17 September 2014

Cyclists in last year's Ride for PainAdelaide cyclists are gearing up for the state’s premier cycling challenge – the Ride for Pain – to raise awareness of the world’s most burdensome health issue.

Chronic pain costs Australia more than cancer and diabetes combined, with more than 15 per cent of Australians having a chronic pain condition that reduces their quality of life.

The brainchild behind the ride, UniSA’s Professor of Clinical Neurosciences Lorimer Moseley, says around 500 elite and recreational cyclists are expected to take part in the event on November 16.

Prof Moseley says Ride for Pain allows participants to choose their own pain challenge traversing some of the Adelaide Hills’ toughest hill climbs over two, four and six hour durations.

“The Ride for Pain is intentionally tough, taking in hill climbs known best to cyclists as Montacute, Corkscrew, Little Italy, Mt George, Pound and The Wall,” Prof Moseley says.

“The ride gives participants an insight into what it’s like to suffer from chronic pain and what it takes to recover.”

Now in its third year, Ride for Pain has been revamped with Adelaide’s ‘pain community’ coming together to support the event.

Prof Lorimer MoseleyProf Moseley says Pain Adelaide is a collaboration between UniSA, the University of Adelaide, Flinders University, the Motor Accident Commission, WorkCoverSA and Pfizer.

“Pain Adelaide is a network of scientists, health professionals and consumers who are dedicated to taking on this massive challenge of increasing understanding of chronic pain and helping to find a solution,” he says.

“Adelaide is absolutely one of the best places around to ride a bike – there is not much that can match the accessible and picturesque Adelaide Hills. It is also one of the most important pain research and management centres on the planet. Taking part in the Ride for Pain is one way Adelaide’s cycling community can help take on this massive challenge of chronic pain. This is a unique, challenging and altogether fantastic community cycling event.”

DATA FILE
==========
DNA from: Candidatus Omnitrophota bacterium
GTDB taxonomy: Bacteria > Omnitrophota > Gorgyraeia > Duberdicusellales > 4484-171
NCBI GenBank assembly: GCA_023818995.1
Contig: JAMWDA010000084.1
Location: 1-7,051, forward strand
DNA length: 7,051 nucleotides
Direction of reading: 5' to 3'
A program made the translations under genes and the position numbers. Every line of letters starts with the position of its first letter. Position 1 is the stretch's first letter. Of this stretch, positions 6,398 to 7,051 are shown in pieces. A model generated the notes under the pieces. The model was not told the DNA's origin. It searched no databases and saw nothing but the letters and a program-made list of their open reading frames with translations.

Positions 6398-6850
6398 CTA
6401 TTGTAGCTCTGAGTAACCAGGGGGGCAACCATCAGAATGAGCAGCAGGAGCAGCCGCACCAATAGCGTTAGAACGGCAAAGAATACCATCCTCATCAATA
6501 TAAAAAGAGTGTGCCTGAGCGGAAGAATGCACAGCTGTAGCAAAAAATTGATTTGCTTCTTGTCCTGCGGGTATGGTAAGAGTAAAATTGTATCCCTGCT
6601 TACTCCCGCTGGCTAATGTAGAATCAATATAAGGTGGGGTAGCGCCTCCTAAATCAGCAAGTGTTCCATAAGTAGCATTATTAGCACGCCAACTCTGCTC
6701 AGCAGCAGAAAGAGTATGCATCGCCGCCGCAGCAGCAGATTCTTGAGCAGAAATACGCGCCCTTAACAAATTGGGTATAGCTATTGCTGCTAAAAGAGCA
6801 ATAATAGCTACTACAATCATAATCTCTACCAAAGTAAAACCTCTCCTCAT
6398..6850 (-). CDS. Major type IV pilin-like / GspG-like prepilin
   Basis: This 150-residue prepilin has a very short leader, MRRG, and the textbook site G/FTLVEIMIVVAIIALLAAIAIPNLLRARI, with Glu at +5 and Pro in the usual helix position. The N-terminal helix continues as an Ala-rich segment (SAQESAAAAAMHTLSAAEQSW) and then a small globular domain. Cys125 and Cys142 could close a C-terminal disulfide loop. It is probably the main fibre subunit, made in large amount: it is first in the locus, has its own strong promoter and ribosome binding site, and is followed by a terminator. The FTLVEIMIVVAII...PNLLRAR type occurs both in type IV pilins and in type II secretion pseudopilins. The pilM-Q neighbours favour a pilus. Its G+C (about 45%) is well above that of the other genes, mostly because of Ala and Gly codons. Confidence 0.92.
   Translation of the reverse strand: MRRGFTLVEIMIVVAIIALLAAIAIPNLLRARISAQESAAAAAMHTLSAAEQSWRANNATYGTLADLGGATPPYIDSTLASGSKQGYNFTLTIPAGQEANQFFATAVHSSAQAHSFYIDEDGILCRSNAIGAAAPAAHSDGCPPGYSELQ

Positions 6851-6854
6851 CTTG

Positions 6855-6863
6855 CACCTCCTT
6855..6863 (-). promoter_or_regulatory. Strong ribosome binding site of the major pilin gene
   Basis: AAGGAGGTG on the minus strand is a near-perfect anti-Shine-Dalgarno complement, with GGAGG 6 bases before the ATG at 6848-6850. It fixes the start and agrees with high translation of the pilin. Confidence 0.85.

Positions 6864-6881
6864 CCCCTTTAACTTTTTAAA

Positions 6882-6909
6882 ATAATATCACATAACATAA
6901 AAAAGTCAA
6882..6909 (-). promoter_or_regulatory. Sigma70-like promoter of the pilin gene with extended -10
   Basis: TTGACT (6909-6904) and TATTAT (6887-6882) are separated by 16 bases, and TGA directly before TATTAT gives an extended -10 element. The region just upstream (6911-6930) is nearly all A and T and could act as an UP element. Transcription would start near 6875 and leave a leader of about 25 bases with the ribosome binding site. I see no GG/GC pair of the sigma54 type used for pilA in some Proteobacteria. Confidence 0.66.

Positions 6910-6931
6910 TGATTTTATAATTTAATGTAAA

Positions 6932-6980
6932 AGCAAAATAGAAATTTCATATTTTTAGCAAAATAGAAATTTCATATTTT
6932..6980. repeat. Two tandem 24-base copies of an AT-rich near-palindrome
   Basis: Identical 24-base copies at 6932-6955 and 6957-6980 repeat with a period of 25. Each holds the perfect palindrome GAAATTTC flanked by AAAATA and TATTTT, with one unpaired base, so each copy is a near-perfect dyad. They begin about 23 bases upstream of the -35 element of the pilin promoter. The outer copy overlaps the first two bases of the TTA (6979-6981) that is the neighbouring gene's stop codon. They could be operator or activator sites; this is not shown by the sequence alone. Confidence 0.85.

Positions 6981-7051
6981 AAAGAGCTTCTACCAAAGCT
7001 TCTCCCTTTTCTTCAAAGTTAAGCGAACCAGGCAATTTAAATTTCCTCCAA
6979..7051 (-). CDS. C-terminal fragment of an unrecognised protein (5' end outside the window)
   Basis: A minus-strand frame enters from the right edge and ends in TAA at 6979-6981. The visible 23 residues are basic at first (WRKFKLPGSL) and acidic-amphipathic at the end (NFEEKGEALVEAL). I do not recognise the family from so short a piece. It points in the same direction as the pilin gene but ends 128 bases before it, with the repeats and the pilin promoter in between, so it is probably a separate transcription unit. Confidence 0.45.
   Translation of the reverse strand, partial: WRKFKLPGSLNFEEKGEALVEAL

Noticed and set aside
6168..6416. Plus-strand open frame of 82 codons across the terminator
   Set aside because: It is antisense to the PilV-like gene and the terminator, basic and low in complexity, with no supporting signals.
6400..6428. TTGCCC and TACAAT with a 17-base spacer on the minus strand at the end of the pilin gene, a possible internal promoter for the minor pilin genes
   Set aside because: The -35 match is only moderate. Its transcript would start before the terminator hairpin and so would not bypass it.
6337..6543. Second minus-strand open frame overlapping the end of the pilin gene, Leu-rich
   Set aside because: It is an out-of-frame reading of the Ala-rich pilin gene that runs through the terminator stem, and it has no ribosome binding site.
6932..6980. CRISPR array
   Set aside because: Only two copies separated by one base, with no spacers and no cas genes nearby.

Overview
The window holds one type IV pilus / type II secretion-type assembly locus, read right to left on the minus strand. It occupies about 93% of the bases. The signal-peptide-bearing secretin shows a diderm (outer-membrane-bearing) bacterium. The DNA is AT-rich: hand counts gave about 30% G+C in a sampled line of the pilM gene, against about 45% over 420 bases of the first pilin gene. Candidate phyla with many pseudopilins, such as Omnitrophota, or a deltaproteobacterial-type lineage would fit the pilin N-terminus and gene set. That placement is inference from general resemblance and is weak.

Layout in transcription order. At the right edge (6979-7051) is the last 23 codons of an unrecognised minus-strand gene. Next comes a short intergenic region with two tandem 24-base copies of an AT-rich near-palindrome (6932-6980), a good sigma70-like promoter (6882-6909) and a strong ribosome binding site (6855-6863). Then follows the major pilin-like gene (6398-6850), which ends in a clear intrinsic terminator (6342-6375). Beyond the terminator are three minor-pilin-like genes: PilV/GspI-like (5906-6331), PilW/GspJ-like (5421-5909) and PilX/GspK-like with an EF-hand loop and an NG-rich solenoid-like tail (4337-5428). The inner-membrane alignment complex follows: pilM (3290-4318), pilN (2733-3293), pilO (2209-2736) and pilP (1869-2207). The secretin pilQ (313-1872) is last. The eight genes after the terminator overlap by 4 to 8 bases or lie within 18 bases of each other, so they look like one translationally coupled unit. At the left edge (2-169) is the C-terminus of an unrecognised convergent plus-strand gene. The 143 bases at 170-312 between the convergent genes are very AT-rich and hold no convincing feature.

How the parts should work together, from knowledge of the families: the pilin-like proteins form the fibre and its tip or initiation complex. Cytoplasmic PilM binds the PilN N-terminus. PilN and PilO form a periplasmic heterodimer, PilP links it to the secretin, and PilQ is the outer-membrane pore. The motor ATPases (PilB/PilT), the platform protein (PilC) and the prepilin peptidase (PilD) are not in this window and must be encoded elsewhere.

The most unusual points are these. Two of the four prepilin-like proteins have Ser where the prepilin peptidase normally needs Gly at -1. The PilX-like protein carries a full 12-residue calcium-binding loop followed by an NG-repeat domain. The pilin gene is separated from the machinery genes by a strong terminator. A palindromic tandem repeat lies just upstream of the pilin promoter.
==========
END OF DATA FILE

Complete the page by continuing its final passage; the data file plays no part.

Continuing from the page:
Prof Moseley will again be taking part in the ride himself – this year taking on the six hour challenge.

“I’m certainly not ready yet but I’m aiming to get myself prepared over the next two months,” he says.

“I’m really excited about this new and expanded Ride for Pain, in which people will end up back at the village at the University’s Magill campus at the same time and probably all feeling equally exhausted.

“It will be tough as participants want to make it. There are so many metaphors in this ride for chronic pain, like training, patience, persistence, courage, support and digging deep.”

Prof Moseley, who is also UniSA’s Chair in Physiotherapy, has been researching chronic pain for 20 years.

“I find humans fascinating and pain is at once a very private and ubiquitous experience,” he says.

“I was struck by two things when I started to encounter people with chronic pain – that they were often left on the edges and in a descending spiral of disadvantage and misunderstanding, and that we, the health care community, seemed to have no way of helping them.

“By riding in the Ride for Pain, Adelaide cyclists will help researchers in their work to reduce the massive personal and societal cost of chronic pain. We really appreciate this support.”

For more information and to register, please visit www.rideforpain.org

Media contact: Kelly Stone office 8302 0963 mobile 0417 861 832 email Kelly.stone@unisa.edu.au

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